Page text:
|Publication number||US5232224 A|
|Application number||US 07/932,713|
|Publication date||Aug 3, 1993|
|Filing date||Aug 18, 1992|
|Priority date||Jan 22, 1990|
|Publication number||07932713, 932713, US 5232224 A, US 5232224A, US-A-5232224, US5232224 A, US5232224A|
|Inventors||Robert L. Zeider|
|Original Assignee||Zeider Robert L|
|Export Citation||BiBTeX, EndNote, RefMan|
|Patent Citations (5), Referenced by (190), Classifications (7), Legal Events (9)|
|External Links: USPTO, USPTO Assignment, Espacenet|
This application is a continuation of application Ser. No. 07/742,027 filed Aug. 8, 1991 now abandoned, which was a continuation in part of application Ser. No. 07/468,223 of the same Applicant, which was filed on Jan. 22, 1990 now abandoned.
This invention relates generally to golf club heads of the so-called metal-wood type, and to methods of making such heads.
Golf club heads of the so-called metal-wood type are well known in the art for use in place of traditional wooden headed clubs such as drivers, 3-woods, and the like. Metal-wood clubs typically have a hollow club head formed from cast metal components, such as stainless steel or the like. A typical cast head is formed by separately casting a sole plate and a downwardly opening head shell, and then welding the sole plate onto the cast head shell. The geometry of the metal club head generally is selected to conform with that of the corresponding wooden headed club. The hollow interior of the head is often filled with foam or other material to reduce the "ping" noise resulting from impact with a ball.
Metal-wood club heads are relatively difficult and expensive to manufacture. Metal casting techniques inherently produce a variety of surface imperfections, such as pit holes or other blemishes, which are difficult and time consuming to remove. Excess grinding to remove such blemishes can adversely affect head weight distribution as well as structural integrity, and also results in variations in the head geometry from club to club. Because of this scrap rates as high as 30 percent are normal in the field, considerably increasing production costs. Even with these scrap rates, the standard error in loft angle of the striking face of a cast metal wood club head is typically of the order of ±1°, which can cause a significant difference in operation from club to club.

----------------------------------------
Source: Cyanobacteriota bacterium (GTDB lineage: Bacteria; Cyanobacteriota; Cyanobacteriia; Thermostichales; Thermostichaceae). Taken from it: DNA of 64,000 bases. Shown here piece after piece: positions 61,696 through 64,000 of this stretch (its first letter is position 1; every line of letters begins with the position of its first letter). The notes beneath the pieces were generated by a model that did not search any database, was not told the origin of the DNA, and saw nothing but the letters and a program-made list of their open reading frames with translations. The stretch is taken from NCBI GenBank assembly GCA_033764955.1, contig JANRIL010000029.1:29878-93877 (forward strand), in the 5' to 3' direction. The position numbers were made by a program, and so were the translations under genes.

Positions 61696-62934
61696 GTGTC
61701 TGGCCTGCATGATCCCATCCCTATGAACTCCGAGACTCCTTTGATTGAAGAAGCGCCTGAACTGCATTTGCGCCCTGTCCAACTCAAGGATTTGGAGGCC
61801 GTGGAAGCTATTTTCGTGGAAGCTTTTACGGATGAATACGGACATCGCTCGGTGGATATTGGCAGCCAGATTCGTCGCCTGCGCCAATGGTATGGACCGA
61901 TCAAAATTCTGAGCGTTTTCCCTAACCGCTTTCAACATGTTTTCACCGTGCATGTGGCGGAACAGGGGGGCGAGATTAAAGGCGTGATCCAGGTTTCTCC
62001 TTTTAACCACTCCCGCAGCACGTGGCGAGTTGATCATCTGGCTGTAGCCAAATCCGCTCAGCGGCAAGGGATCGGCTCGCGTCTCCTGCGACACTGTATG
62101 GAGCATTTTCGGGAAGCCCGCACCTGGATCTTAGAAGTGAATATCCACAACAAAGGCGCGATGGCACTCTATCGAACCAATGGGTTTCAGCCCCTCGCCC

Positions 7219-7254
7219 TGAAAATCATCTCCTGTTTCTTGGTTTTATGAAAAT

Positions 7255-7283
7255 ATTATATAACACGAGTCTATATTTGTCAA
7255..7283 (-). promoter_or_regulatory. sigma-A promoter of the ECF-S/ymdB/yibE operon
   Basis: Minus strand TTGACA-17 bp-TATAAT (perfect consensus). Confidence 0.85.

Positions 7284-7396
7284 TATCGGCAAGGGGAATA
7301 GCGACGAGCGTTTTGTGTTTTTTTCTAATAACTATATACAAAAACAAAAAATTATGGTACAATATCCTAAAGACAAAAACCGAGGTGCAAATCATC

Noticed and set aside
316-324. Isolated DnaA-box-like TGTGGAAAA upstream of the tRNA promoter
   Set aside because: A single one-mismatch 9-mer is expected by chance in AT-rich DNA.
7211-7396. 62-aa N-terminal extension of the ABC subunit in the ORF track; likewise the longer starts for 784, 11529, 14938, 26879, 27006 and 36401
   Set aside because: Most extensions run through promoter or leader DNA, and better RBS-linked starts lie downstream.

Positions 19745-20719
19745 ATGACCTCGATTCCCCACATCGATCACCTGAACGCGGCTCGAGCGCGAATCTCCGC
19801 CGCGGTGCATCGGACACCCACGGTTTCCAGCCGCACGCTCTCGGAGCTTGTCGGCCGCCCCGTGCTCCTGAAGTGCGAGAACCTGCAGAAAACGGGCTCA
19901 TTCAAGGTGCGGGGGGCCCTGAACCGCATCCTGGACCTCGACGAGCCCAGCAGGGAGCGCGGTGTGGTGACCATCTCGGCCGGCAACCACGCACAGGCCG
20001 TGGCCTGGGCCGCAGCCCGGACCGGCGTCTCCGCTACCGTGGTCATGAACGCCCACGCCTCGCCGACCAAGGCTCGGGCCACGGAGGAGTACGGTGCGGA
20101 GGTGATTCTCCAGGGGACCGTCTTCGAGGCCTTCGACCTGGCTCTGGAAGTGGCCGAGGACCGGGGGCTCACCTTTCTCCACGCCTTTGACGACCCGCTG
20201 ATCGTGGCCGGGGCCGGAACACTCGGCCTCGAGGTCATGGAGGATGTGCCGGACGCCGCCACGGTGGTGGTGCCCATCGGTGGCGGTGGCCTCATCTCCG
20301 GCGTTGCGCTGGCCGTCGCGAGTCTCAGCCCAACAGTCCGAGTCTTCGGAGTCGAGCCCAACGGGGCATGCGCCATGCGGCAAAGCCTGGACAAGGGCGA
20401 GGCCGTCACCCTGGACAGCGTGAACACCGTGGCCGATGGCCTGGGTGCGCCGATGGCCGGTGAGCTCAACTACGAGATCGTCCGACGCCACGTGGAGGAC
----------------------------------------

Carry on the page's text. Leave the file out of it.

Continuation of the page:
Another problem is that the casting process is inherently expensive and does not allow the head geometry to be varied without significant additional expense. In the golfing field, different individuals will have different requirements as regards such variables as loft angle, lie or inclination angle of the club shaft, as well as the amount the striking face is open or closed (i.e. the angle from toe to heel of the club). Lie angle is very important when fitting a golf club to a particular golfer. When the player is striking a golf ball, it is important that the sole of the club is seated perfectly with respect to the ground. Thus, a taller player would need to have a shaft with a greater lie angle (more upright) than a shorter person whose hands will be closer to the ground. The amount the face of the club is open or closed will also be very important to a golfer, depending on their experience level, and can be used to control any tendency to hook or slice the ball. Additionally, variation in the loft angle or vertical inclination of the face plate is desirable between stronger and weaker players. A weaker golfer requires more face loft angle to compensate for lack of club head velocity, whereas strong players typically prefer a club with less than average loft angle.
Each specific club head having a certain loft angle, shaft angle, and face angle from heel to toe, typically requires a unique set of relatively costly casting dies. Thus, several sets of casting dies are needed to provide even a relatively small range of different club head geometries which will not be ideal for every individual.
It is an object of the present invention to provide a new and improved golf club head of the metal wood type, and a new and improved method of manufacturing such a golf club head.
According to one aspect of the present invention, a golf club head is provided which comprises a plurality of components welded together in assembled relation to define a hollow golf club head of the metal-wood type, the components comprising a head base having a sole plate, heel, toe and back wall with an open front face and an open top face, a face plate welded across the open front face of the base, a crown plate having a smooth upper surface with no protrusions welded across the open top face, and a hosel tube secured to project upwardly from the crown plate at any one of a range of possible angles to the crown plate. The base, face plate and crown plate are all stamped sheet metal parts.
Preferably, the crown plate has a recess at its outer peripheral edge adjacent the heel of the base, the hosel tube diameter being less than the dimensions of the recess and the hosel tube extending through the recess into the interior of the head, the gap between the hosel tube and periphery of the recess allowing some free play for angular adjustment of the hosel tube prior to welding in place. The crown plate is substantially flat.
The open front face of the base is formed at a predetermined loft angle so that when the face plate is welded flat against the opening it will have a corresponding loft angle. The open front face can be machined at a range of different loft angles to suit different players.